Edited by Elmer Kennedy-Andrews
This collection of fourteen substantial essays has been designed to map the landscape of Irish fiction since 1960, and to assess the extraordinary literary achievement of Irish novelists and short story writers, North and South of the border, over the last forty years.
As this volume demonstrates, Irish novelists and short story writers since 1960 have both continued and challenged conventional notions of Irish fiction; and they have contributed, in stimulating and inventive style, to the continuous examination of Irish identity, culture and politics, while making their fiction resonate with wide cultural, intellectual and human interest.
The book includes essays which focus on major individual writers - Samuel Beckett, Brian Moore, Jennifer Johnston, Maurice Leitch, John McGahern, Patrick McGinley and John Banville. There are also general essays of a more explicitly comnparative and thematic nature covering such topics as the impact of modernisation on Irish fiction, the contemporary ‘Big House’ novel, the Proestant imagination, the ‘Troubles’ Novel, the importance of the past, childhood and women’s narratives, constructions of masculinity, and women short story writers. By closely analysing key texts, exploring the relationships between texts, and also between texts and their social, cultural and political contexts, and by examining significant themes and preoccupations, these essays offer valuation insight into the variety and complexity of modern Irish fiction from a range of viewpoints.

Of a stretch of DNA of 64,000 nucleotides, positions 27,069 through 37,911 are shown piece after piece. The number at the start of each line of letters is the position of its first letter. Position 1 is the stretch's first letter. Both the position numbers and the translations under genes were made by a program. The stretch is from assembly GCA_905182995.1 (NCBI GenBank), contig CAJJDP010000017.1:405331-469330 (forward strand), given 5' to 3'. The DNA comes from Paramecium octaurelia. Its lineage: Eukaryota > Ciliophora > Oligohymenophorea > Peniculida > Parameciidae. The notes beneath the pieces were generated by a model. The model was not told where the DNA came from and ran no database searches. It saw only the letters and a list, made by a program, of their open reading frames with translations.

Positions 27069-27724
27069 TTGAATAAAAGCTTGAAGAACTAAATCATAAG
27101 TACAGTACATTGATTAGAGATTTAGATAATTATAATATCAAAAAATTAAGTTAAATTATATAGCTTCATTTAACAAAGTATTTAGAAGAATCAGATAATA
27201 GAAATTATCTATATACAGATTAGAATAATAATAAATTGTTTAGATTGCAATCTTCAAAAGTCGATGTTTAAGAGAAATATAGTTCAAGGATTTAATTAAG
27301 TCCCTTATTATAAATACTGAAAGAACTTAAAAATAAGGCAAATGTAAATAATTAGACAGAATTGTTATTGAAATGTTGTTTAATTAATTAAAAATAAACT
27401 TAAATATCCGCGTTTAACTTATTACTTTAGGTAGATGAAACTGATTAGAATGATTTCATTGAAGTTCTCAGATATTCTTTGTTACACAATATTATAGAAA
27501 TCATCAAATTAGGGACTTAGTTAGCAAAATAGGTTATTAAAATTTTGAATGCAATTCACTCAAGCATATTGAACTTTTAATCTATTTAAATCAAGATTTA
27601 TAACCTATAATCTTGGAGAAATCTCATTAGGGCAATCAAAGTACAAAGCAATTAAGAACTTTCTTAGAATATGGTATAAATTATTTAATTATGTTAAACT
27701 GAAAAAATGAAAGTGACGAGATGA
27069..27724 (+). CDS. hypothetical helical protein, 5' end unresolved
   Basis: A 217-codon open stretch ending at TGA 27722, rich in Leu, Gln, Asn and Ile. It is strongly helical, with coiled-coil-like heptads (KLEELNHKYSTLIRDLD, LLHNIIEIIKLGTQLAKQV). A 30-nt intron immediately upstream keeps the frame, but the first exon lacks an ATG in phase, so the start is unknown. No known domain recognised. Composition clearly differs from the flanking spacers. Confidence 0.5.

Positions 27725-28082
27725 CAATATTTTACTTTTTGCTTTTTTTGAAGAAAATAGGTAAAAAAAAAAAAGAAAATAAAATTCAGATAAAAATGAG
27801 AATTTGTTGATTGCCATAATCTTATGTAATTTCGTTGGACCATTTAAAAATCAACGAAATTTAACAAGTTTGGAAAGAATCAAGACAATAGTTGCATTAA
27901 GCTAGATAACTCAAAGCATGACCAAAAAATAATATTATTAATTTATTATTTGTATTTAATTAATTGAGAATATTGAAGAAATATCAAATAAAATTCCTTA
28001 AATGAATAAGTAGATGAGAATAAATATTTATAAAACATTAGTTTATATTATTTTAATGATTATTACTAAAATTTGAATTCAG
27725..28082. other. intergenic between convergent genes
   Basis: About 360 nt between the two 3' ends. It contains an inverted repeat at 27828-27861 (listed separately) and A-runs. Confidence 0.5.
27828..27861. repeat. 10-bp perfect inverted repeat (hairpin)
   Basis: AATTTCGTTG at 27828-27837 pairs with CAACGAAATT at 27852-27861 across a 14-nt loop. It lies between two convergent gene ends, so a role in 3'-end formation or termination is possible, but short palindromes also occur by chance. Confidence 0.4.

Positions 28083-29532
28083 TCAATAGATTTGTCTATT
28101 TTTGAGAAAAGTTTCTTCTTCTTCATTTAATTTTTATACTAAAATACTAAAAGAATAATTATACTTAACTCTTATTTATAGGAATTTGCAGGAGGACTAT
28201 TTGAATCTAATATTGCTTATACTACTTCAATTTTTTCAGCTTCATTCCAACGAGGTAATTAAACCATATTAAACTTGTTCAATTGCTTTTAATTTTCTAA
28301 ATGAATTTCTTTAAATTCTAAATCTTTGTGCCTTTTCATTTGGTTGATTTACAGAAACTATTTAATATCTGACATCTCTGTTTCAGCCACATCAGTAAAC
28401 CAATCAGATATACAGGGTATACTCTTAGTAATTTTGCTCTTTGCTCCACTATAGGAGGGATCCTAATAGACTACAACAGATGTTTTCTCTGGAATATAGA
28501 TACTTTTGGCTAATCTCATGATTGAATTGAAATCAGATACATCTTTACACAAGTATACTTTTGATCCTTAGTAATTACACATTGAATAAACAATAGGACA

This book has somewhere been
incorrectly announced as having the title
This is the thirteenth volume in the Ulster Editions & Monographs series.
ISBN 0-86140-427-0, viii, 348pp, £40.00
Introduction: The New Humanism. Elmer Kennedy-Andrews
Part 1: Thematic and Comparative Studies
‘Something important had changed’: Modernisation and Irish Fiction since 1960. Patrick WalshIvy over Imperial Ireland: The Irish Big House Novel since 1960.
‘Fabled by the Daughters of Memory’: History as Nightmare in
Contemporary Irish Fiction.
Shadows of the Gunmen: The Troubles Novel.
How I Achieved this Trick’: Representations of Masculinity
in Contemporary Irish Fiction.
To Say ‘I’: Female Identity in The Maid’s Tale and
The Wig my Father Wore.
Part 2: Individual Author studies
Beckett after 1960: A Post-Humanist Context.
The Art of Science: Banville’s Doctor Copernicus.
‘A Shocking Libel on the People of Donegal’? The Novels of
Form, Theme and Genre: The Importance of Catholics in Brian
The Remains of Protestantism in Maurice Leitch’s Fiction.
Jennifer Johnston: Tremors of Memory.
‘All Toppers’: Children in the Fiction of John McGahern.